It was a sunny morning back in August 2008 when Stuzo launched its first-ever experience on a Facebook page for “Gossip Girl.” Back then, our engineers were still coding in Facebook Markup Language, and the creative was constrained to 520 pixels.
Facebook and branded experiences have come a long way since then. Specifically for pages, the canvas width has gone from 520px to 760px to 810px. While each iteration brought with it new challenges and opportunities for brands, we’re now in 2013, going through the most transformative change yet, and almost everyone except the consumer is behind the curve on this one.
“What change?” you ask: The mobilization of the consumer. More specifically, we’re talking about the shift of consumers no longer using desktops as their primary vehicle for online social interaction and, instead, rapidly adopting their mobile devices as their preferred tools for engaging with applications, both native and on the social Web. This shift in consumer behaviors is monumental — one that even Facebook, with its vast resources, is still figuring out both on the user and brand sides of the engagement coin.
For brands looking to engage consumers with experiences on Facebook, this means experiences that have lived on or been promoted through tabs now need to be promoted through the News Feed, and most important, all Facebook experiences moving forward need to be accessible via mobile.
At Stuzo, we believe in creating a seamless experience for the consumer, regardless of what device they are using to access the experience. We deliver experiences that have both mobile- and desktop-specific designs, and consumers are automatically directed to the appropriate experience based on the device they are using at that moment. On mobile, our experiences live within the Facebook mobile Web chrome, which enables consumers to engage and interact with the experience directly within the native Facebook iOS or Android apps.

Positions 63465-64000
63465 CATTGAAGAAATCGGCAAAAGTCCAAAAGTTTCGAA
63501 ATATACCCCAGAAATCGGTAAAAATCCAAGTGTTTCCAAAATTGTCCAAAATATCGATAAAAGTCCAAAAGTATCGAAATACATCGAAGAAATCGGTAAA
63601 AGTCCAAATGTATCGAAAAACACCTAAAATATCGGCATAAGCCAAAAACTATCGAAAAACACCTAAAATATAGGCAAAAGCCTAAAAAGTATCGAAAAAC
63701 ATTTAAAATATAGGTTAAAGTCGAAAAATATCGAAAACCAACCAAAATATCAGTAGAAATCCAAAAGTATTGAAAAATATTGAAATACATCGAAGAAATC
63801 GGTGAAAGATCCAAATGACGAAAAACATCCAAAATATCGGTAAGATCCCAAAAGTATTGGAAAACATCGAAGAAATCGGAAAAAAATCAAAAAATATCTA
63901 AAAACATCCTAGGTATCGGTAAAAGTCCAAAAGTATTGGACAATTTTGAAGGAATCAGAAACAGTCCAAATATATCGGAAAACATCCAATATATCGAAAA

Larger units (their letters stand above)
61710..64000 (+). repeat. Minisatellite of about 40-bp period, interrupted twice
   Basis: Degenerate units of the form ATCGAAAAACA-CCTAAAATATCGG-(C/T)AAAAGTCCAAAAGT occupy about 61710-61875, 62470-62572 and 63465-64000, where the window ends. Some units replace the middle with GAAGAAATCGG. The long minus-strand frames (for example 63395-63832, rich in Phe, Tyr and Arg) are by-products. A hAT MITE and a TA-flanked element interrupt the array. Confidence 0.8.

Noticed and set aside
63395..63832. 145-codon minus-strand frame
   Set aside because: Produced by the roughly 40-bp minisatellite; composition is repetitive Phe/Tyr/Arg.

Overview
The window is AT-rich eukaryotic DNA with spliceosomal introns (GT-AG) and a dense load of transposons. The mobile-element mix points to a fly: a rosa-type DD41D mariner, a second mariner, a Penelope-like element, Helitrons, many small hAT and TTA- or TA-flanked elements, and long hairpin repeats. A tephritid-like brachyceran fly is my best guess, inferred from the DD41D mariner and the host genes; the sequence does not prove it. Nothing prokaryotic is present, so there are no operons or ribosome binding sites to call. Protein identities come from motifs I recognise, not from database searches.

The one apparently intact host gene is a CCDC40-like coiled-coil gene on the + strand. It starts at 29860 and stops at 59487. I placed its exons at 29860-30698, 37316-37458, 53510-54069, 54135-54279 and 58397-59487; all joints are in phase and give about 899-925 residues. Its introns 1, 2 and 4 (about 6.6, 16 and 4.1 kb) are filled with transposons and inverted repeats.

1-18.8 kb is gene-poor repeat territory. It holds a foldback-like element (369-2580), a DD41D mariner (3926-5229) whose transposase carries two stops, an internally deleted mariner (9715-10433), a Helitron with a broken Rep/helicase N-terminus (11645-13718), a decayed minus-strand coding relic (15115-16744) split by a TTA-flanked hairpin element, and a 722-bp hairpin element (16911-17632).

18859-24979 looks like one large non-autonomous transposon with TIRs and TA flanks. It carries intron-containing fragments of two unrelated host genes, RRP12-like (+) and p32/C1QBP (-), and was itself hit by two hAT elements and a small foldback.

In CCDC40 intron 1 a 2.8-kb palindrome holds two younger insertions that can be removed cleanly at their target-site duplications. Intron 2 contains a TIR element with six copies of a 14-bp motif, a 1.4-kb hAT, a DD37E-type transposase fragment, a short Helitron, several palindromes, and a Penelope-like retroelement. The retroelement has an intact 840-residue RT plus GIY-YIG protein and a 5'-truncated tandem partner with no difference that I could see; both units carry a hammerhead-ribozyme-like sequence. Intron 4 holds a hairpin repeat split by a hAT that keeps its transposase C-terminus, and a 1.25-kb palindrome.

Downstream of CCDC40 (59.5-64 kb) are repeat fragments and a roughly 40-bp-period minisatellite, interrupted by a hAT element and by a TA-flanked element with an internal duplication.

Over the coming months, it will be interesting to see if Facebook extends the functionality of the new more feature on pages accessed via its native apps on mobile devices. From our perspective, we see this being the perfect mechanism for enabling brands and developers to deliver rich mobile experiences that are accessible directly within the page on mobile devices.
Regardless of whether this happens or not, the time has come where brands can no longer afford to treat mobile as an afterthought in the design of Facebook experiences. Data gathered from a bimonthly fan offer program that we launched nearly 10 times between the first quarters of 2012 and 2013 had mobile engagement going from 78 percent for desktop and 21 percent for mobile to 41 percent and 58 percent, respectively.
This drastic shift in engagement from desktop to mobile was made possible only because the app experience had both a mobile-specific design and a desktop-specific design with a seamless experience for the customer, regardless of device. If we had launched the same experience without a mobile design and with no way for the customer to access the experience from mobile devices, engagement through the 12-month period would never have catapulted to such rates, and, in the end, would have resulted in nearly a 60 percent drop in engagement.
It disappoints us when we think of the number of brands that we see out in the wild without seamless experiences and ways for their consumers to access optimized mobile experiences on Facebook, as these brands are missing out on 60 percent of their engagement potential — a number that will only increase through 2013.
Jed Singer has been studying, advising, and executing in social since 2006, and has worked with brands across verticals including the National Football League, National Basketball Association, Toys “R” Us, Coach, Procter & Gamble, Anheuser-Busch InBev, MasterCard, CBS, ESPN, and HBO. As director of client engagement at Stuzo, one of the original five Facebook Preferred Marketing Developers, Jed specializes in social strategy, management, and application development.